Julia Yi, School of Medicine

Yi’s research focuses on language and literacy, especially as it relates to disability, race and socioeconomic issues. She is working on developing targeted literacy interventions for adolescents who are under the jurisdiction of courts, given the disproportionately higher rates of language and literacy impairments amongst these adolescents. Yi’s interests are guided by more than a decade of experiences working as a speech-language pathologist with children and adolescents with disabilities in urban schools and in her private practice, which focused on supporting students with language-based learning disabilities.

Yi holds a doctorate in speech and hearing sciences with a focus on literacy from UNC-Chapel Hill.

Rebekah Israel Cross, Gillings School of Global Public Health

Cross is a population health scientist with training in sociobehavioral sciences, urban planning and health policy. Her research explores how racism shapes the health of Black communities in two ways: conceptualizing and measuring racism to document its impact on population health and explaining how housing-related injustices determine how space is managed, maintained and made accessible to different people. She’s also interested in how progressive housing interventions can counteract injustice and improve population health.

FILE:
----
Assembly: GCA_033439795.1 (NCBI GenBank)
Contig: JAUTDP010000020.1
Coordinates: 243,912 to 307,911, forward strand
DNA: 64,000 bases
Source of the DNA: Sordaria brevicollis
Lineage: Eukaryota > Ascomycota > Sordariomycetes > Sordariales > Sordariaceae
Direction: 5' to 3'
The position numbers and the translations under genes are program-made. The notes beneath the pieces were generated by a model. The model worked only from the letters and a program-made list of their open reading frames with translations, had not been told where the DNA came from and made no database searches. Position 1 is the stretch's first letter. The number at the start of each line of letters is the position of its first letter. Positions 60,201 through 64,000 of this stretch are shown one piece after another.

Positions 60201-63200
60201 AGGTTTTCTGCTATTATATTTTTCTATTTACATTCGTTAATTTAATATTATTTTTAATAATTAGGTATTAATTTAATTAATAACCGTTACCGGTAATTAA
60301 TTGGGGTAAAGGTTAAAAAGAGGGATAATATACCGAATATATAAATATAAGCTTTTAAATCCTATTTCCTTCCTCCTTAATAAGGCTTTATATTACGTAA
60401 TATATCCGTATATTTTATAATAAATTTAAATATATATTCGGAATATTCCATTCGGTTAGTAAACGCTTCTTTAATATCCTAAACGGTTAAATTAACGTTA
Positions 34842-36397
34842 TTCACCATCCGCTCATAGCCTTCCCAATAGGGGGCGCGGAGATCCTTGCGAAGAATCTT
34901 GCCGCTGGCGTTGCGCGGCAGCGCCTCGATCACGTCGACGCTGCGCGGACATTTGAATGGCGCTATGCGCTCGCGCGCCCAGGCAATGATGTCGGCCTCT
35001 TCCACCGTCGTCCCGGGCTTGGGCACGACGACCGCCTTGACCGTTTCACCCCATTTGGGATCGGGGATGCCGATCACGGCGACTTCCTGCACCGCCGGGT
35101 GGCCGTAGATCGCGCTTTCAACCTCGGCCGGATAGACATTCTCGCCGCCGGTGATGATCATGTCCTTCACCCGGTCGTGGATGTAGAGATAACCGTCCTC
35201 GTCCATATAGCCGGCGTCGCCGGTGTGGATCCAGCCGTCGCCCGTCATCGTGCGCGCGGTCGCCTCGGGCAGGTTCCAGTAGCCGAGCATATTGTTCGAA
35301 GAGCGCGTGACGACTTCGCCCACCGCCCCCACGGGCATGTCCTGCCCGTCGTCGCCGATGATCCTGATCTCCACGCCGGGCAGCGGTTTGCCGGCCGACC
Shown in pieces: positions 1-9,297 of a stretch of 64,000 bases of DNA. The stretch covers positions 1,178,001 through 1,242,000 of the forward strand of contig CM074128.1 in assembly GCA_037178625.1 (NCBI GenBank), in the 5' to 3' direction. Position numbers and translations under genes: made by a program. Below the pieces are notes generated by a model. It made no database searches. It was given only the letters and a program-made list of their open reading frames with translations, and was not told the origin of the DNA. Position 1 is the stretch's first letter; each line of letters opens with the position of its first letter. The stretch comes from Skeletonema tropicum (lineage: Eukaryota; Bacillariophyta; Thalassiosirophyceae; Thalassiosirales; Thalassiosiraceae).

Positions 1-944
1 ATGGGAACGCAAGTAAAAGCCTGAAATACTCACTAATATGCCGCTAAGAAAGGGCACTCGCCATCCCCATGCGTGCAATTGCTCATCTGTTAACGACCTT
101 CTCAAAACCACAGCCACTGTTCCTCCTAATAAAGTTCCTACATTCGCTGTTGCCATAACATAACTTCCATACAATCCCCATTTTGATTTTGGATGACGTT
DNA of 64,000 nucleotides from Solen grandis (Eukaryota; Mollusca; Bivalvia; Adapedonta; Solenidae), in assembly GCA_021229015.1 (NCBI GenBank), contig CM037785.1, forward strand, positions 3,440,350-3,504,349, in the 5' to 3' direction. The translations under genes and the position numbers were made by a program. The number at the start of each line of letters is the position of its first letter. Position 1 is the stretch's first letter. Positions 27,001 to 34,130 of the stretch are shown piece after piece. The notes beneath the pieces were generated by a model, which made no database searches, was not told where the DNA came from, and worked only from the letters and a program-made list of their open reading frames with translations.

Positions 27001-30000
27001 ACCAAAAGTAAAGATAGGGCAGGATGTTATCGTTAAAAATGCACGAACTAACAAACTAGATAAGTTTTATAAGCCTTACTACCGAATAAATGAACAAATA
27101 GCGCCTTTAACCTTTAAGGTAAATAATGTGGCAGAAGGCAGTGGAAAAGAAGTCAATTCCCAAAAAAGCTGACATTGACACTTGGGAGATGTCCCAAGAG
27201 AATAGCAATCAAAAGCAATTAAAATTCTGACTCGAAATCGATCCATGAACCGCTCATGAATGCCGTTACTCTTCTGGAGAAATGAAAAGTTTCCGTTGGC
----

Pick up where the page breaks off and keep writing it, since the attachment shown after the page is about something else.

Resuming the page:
Cross holds a doctorate in community health sciences from the UCLA Jonathan and Karin Fielding School of Public Health and a master’s in sociology from American University.

Raquel Escobar, College of Arts and Sciences

Escobar is an interdisciplinary scholar whose research areas include race and Indigeneity, colonialism and empire, and political and intellectual history. She is writing a book manuscript tentatively titled, “Indigenous Diplomacies: Negotiating and Mapping Indigeneity in the Americas.” The book documents transnational Indigenous political and intellectual networks that blossomed across the Americas during the 20th century. By mapping these exchanges and centering Indigenous perspectives from a range of positionalities, the book manuscript shows how racial frameworks and constructions of Indigeneity were relationally developed in the Americas.